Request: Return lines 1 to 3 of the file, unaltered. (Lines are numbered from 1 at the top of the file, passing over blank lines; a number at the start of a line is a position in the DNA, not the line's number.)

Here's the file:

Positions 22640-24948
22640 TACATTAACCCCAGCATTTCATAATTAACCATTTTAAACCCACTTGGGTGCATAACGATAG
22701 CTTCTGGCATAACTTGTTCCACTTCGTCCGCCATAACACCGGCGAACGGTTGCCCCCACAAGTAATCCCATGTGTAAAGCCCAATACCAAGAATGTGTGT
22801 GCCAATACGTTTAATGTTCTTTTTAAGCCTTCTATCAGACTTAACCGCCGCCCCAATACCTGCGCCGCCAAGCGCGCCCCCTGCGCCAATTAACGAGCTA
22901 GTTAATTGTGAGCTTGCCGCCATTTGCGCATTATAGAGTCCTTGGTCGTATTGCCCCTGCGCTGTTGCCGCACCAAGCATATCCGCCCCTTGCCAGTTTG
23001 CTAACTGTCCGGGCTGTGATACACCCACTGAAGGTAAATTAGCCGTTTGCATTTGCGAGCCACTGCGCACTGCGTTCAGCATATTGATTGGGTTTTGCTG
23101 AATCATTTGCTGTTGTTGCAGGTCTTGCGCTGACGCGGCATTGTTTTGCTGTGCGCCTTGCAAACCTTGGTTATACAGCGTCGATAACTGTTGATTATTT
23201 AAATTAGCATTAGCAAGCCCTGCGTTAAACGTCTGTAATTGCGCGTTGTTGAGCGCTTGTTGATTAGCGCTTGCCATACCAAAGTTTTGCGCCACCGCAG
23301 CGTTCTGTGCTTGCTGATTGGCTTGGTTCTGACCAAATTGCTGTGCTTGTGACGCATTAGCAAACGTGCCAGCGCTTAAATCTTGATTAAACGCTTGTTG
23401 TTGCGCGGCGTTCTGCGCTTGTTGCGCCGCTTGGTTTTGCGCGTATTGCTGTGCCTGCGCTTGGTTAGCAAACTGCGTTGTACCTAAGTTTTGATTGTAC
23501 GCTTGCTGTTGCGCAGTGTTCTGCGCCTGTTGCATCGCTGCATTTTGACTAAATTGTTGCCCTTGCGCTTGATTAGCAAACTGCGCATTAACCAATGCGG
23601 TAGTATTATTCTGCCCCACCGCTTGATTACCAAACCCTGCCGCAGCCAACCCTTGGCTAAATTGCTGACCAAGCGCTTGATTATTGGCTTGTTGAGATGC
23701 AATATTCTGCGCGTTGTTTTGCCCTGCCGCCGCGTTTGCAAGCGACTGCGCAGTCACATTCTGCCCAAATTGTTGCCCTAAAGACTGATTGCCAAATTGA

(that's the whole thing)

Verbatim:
Positions 22640-24948
22640 TACATTAACCCCAGCATTTCATAATTAACCATTTTAAACCCACTTGGGTGCATAACGATAG
22701 CTTCTGGCATAACTTGTTCCACTTCGTCCGCCATAACACCGGCGAACGGTTGCCCCCACAAGTAATCCCATGTGTAAAGCCCAATACCAAGAATGTGTGT